Future Directions and Outlook

Findings from this exploratory study can lead to hitherto neglected methodological hypotheses on the associations between music listening and stress. Thus, these findings should inspire future studies on music listening and stress—both experimental and Ambulatory Assessment studies—in order to gain more empirical evidence on methodological factors that may determine associations between music listening and stress. Furthermore, in order to prevent shared method variance from influencing the pattern of results, future studies should measure stress from a multimodal perspective by means of psychobiological stress measures in addition to mere self-reports. In addition to these methodological issues, the identification of confounders and moderators (e.g., personality factors) and a more detailed analysis of situational factors (e.g., the experience of stress before listening to music) are necessary in order to gain insights into both between-subject and within-subject processes concerning the complex associations between music listening and stress in daily life.

Strengths and Limitations

There are several limitations of the present study that warrant attention. First, as is common for intensive longitudinal data generated by Ambulatory Assessment, the correlational design cannot provide causal evidence for the effects of music listening on stress. Therefore, we cannot rule out alternative explanations, for instance that music listening co-varies with other factors possibly affecting stress. While our data cannot replace experimental studies on the stress-reducing effect of music listening, our study does provide evidence of the potential of such data for explaining the role of music listening on stress in naturalistic situations and confirms part of the experimental evidence outlined in the introduction with ecologically valid data. Second, to limit participant burden and to ensure compliance, we used short self-report scales, including a single-item measure of stress. Despite their frequent use in Ambulatory Assessment, single-item approaches limit reliability and predictive validity, especially of constructs that are multidimensional and broad in scope, such as stress [28]. Future research should assess stress more comprehensively. Furthermore, as stress is a multidimensional phenomenon, future studies should additionally assess physiological markers of stress to shed light on the mechanisms underlying the stress-reducing effect of music listening in daily life. Third, the variance of stress level was low, similar to findings from previous studies [9, 10]. Future studies should assess the associations between music listening and stress among different stressful situations, as was the case in a previous study in which students were investigated repeatedly during different stressful times of the university term [8]. Finally, the procedures at the two study sites differed in some aspects, such as smartphone or iPod touch application and study days, which may have affected the results. However, including study site as a control variable did not reveal significant differences between the study sites in the variables of interest, which, in our view, justifies the aggregation of the two samples.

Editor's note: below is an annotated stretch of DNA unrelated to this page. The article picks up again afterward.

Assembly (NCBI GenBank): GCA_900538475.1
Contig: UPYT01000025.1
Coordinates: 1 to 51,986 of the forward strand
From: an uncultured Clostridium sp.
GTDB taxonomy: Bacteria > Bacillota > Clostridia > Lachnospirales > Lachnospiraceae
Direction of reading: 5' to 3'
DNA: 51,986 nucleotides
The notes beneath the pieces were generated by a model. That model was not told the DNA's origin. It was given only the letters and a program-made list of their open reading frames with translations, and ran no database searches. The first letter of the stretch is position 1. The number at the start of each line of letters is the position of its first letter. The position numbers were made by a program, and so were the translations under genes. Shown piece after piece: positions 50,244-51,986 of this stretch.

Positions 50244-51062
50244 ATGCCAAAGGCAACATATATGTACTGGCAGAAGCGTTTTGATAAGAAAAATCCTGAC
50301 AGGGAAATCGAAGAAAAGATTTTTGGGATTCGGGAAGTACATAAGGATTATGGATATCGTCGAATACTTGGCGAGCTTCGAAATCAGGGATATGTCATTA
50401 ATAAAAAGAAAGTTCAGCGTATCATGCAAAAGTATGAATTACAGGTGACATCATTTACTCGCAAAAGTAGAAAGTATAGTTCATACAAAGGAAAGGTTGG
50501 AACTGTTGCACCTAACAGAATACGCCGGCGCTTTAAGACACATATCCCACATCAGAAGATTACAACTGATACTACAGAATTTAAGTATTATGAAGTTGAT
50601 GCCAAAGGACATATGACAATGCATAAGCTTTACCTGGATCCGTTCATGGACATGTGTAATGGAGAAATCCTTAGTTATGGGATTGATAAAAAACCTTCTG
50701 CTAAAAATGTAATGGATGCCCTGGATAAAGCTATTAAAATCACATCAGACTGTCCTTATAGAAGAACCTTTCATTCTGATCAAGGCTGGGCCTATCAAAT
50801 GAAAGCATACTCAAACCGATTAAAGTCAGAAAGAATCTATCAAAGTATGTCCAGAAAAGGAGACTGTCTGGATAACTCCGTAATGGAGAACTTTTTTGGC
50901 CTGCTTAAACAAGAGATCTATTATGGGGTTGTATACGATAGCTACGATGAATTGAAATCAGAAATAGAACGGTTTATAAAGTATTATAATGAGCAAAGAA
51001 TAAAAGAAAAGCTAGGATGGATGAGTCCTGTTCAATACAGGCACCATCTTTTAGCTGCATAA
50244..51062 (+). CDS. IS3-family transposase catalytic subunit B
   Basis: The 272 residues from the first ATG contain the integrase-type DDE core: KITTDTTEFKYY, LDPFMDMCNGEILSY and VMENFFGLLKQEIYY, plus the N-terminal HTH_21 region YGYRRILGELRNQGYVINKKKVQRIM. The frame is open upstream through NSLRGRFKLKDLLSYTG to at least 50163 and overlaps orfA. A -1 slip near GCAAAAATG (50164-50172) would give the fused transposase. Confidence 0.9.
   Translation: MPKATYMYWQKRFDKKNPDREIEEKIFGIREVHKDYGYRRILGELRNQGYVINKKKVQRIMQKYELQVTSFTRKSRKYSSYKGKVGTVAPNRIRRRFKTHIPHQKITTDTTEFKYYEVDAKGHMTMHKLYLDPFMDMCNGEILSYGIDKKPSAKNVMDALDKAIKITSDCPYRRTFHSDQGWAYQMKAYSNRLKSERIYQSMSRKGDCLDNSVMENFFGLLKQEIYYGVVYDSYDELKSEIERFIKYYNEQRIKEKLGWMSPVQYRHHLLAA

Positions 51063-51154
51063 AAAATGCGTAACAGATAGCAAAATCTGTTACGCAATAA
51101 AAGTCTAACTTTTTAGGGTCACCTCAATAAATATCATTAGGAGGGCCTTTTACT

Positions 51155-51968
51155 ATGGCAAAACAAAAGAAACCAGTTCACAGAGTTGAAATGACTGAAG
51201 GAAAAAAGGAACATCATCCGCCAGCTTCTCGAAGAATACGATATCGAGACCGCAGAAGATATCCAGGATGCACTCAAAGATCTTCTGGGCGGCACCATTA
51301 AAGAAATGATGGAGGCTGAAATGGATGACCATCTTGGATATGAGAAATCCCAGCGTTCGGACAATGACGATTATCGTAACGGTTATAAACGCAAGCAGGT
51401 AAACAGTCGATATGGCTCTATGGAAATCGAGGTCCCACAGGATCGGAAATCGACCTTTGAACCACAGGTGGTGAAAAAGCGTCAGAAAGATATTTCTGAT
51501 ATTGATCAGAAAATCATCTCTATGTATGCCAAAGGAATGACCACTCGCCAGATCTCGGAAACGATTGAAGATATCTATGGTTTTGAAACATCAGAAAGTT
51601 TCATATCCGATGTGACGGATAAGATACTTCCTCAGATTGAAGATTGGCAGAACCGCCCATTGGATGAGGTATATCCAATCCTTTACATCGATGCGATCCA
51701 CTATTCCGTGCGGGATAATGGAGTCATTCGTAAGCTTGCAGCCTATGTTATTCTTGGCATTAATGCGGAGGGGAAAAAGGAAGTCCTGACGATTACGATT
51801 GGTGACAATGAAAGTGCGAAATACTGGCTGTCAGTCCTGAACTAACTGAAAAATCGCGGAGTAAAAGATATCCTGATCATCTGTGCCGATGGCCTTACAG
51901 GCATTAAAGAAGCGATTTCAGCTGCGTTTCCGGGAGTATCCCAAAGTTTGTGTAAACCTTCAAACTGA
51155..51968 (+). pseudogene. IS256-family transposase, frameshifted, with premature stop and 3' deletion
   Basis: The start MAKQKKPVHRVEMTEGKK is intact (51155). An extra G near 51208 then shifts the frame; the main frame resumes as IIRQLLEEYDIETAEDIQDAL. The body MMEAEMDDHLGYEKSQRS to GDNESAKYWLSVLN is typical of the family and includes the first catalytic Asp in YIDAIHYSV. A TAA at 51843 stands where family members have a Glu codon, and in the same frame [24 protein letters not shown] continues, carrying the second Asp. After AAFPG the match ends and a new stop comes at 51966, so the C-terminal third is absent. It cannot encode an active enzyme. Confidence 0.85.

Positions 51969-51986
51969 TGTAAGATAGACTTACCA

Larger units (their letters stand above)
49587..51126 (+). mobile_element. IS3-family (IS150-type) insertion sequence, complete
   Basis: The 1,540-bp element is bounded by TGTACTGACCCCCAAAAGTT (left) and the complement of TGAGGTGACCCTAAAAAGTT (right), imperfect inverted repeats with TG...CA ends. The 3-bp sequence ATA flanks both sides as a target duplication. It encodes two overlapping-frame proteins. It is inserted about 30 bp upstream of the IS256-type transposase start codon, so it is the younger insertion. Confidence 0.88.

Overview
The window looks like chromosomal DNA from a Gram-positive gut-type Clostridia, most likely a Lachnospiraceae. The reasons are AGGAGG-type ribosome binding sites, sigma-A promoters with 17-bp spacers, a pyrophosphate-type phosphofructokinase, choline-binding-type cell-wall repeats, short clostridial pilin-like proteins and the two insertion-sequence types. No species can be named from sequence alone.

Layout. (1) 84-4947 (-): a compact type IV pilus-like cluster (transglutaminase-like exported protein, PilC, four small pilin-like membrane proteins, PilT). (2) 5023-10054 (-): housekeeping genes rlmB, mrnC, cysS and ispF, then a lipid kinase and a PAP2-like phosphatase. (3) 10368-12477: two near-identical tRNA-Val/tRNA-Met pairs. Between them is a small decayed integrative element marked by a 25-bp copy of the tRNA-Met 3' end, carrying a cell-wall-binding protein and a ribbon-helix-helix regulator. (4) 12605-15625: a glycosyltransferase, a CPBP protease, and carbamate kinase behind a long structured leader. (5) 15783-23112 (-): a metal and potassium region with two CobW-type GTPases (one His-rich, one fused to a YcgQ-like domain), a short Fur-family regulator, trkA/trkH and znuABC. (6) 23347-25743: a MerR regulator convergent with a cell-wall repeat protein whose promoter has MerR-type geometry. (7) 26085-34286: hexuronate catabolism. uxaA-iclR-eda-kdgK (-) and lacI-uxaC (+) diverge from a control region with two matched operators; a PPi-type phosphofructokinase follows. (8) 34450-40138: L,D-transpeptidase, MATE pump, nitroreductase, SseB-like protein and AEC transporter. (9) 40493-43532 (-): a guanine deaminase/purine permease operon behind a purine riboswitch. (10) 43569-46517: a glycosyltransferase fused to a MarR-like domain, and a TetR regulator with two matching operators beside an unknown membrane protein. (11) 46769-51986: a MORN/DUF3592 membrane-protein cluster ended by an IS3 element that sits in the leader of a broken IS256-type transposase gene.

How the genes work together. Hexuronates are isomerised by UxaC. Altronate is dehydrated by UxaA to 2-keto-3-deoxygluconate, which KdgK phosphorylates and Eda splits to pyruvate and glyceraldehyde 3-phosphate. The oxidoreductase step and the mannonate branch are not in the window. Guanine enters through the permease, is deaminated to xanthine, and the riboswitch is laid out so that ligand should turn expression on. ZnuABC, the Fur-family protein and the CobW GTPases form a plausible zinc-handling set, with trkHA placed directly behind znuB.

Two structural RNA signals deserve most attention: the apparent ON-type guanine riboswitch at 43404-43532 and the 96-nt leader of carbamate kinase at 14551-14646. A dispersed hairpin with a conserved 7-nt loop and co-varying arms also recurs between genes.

Our findings suggest that only subjectively assessed data on mere music listening was associated with lower subjective stress levels, possibly because the subjective reports captured more instances of music listening besides the smartphone/iPod application and because the participants re-engaged with the music on a cognitive and emotional level. However, when temporal dynamics of this association are of interest, subjectively reported data on music listening should be complemented by objective data on the exact time of music listening. Nevertheless, as music is ubiquitous in daily life, it remains challenging to objectively assess all music listening that occurs.